Getting around Isla Holbox
One of the best things about Isla Holbox is that it’s car-free. Get set to stroll, cycle or hire a golf cart to take you from one end to the other across unpaved paths blanketed with sand. If you do decide on the golf cart way, just remember that pedestrians and cyclists have the right of way.
Isla Holbox accommodation
There are no massive hotel developments on the island – yet. For now, choose from great-value hostels, charming boutique hotels, romantic villas and beachy cabins.
Check out the relatively new Che Holbox hostel for a party atmosphere, Casa De Daniela to chill out in hammocks and the vibrantly coloured Hostel Tribu.
Money and costs
The biggest expense you’ll probably come across is getting to Chiquila from where you fly into. Once there, spend as many Mexican pesos, or as little as you like. If you choose to spend all of your time on the beach, it’ll only be your room, bike rental (about 30 pesos) and food that you need to budget for.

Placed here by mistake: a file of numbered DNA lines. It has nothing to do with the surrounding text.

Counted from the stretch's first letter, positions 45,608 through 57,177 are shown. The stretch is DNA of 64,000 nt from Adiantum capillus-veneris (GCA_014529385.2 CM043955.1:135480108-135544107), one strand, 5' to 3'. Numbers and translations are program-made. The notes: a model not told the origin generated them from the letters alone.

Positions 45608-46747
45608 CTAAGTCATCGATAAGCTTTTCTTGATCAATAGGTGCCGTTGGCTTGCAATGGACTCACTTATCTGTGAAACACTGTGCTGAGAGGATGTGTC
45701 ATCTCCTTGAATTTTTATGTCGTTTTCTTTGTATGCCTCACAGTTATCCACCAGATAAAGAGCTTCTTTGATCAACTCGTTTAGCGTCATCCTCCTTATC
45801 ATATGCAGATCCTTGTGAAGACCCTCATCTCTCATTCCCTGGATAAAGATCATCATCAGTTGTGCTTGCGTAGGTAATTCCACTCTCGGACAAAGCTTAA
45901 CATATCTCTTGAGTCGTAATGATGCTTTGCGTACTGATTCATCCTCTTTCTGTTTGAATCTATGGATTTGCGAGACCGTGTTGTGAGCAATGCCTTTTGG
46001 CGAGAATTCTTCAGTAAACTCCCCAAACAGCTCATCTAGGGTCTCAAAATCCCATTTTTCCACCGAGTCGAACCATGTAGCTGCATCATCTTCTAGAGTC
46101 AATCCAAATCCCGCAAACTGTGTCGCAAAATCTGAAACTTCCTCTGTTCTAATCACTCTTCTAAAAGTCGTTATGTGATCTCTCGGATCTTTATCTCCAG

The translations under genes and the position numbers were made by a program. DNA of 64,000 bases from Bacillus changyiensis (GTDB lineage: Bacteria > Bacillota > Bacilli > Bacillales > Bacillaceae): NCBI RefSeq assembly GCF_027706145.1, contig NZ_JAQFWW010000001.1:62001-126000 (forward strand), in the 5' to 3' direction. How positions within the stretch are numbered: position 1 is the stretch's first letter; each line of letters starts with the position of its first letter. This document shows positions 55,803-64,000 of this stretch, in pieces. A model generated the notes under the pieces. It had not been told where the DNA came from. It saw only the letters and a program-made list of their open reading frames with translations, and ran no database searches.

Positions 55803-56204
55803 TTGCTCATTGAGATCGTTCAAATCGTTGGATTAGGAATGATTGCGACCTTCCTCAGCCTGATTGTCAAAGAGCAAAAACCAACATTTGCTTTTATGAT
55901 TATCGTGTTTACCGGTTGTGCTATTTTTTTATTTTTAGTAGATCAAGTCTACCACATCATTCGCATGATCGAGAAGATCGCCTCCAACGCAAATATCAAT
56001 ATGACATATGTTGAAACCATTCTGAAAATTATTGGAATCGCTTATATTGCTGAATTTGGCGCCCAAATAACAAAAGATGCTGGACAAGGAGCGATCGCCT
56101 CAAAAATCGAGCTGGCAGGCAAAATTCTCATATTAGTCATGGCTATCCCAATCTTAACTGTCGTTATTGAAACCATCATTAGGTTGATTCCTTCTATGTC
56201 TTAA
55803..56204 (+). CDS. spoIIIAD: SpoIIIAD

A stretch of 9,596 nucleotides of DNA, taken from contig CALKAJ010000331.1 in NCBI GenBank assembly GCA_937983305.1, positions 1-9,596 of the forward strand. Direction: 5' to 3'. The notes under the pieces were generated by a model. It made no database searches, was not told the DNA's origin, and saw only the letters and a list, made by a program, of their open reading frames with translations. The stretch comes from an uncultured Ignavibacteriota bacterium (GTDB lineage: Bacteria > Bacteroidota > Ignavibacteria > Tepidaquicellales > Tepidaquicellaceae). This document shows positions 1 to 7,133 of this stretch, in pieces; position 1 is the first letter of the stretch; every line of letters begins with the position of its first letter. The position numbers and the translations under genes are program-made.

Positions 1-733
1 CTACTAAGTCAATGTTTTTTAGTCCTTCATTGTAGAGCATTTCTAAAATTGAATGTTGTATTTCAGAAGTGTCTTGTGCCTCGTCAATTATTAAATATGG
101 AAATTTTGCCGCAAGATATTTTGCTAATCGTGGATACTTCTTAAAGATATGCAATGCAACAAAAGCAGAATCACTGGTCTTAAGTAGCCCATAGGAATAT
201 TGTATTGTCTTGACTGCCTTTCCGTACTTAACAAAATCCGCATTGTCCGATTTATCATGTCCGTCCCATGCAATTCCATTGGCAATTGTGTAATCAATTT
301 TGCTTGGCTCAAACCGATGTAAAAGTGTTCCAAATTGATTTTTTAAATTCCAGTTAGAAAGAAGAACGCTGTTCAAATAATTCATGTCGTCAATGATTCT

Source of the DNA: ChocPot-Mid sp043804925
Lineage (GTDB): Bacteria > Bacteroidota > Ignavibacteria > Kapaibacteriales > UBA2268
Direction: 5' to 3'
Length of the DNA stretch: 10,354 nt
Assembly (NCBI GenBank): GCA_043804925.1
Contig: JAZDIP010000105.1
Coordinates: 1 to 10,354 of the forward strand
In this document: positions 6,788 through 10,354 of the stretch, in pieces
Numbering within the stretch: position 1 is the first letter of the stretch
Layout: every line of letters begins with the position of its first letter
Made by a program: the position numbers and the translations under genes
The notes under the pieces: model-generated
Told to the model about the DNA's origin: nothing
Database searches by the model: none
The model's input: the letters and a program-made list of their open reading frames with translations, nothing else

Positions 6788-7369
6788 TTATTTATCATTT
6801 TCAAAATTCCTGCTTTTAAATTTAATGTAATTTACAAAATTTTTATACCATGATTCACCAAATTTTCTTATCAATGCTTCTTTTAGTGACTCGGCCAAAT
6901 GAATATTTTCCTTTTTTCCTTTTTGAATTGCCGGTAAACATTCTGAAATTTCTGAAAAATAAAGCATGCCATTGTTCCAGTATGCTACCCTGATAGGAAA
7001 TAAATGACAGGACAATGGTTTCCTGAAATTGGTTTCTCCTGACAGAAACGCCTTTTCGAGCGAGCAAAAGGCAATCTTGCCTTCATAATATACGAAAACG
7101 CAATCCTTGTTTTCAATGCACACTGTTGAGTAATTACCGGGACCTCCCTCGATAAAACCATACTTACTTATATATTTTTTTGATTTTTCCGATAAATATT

Eating at the trendy restaurants will set you back, but bakeries, grocery stores and smaller eateries will fill you up with tortillas for small change. ATMs are pretty scarce (there´s two on the island, but they are often empty ), so it’s best to take sufficient cash to the island with you.
Isla Holbox travel tips
First up, Holbox is pronounced ‘Holebosh’. You’ll feel like you’re in another world here, and one that’s chilled out and the epitome of ‘no worries’.
The only problems you’re likely to encounter are mosquitoes on dusk, so be prepared, and often find yourself in the burning sun without a shady tree in sight – so be prepared. Other than that, feel free to kick those shoes off and fall into true Mexican island bliss.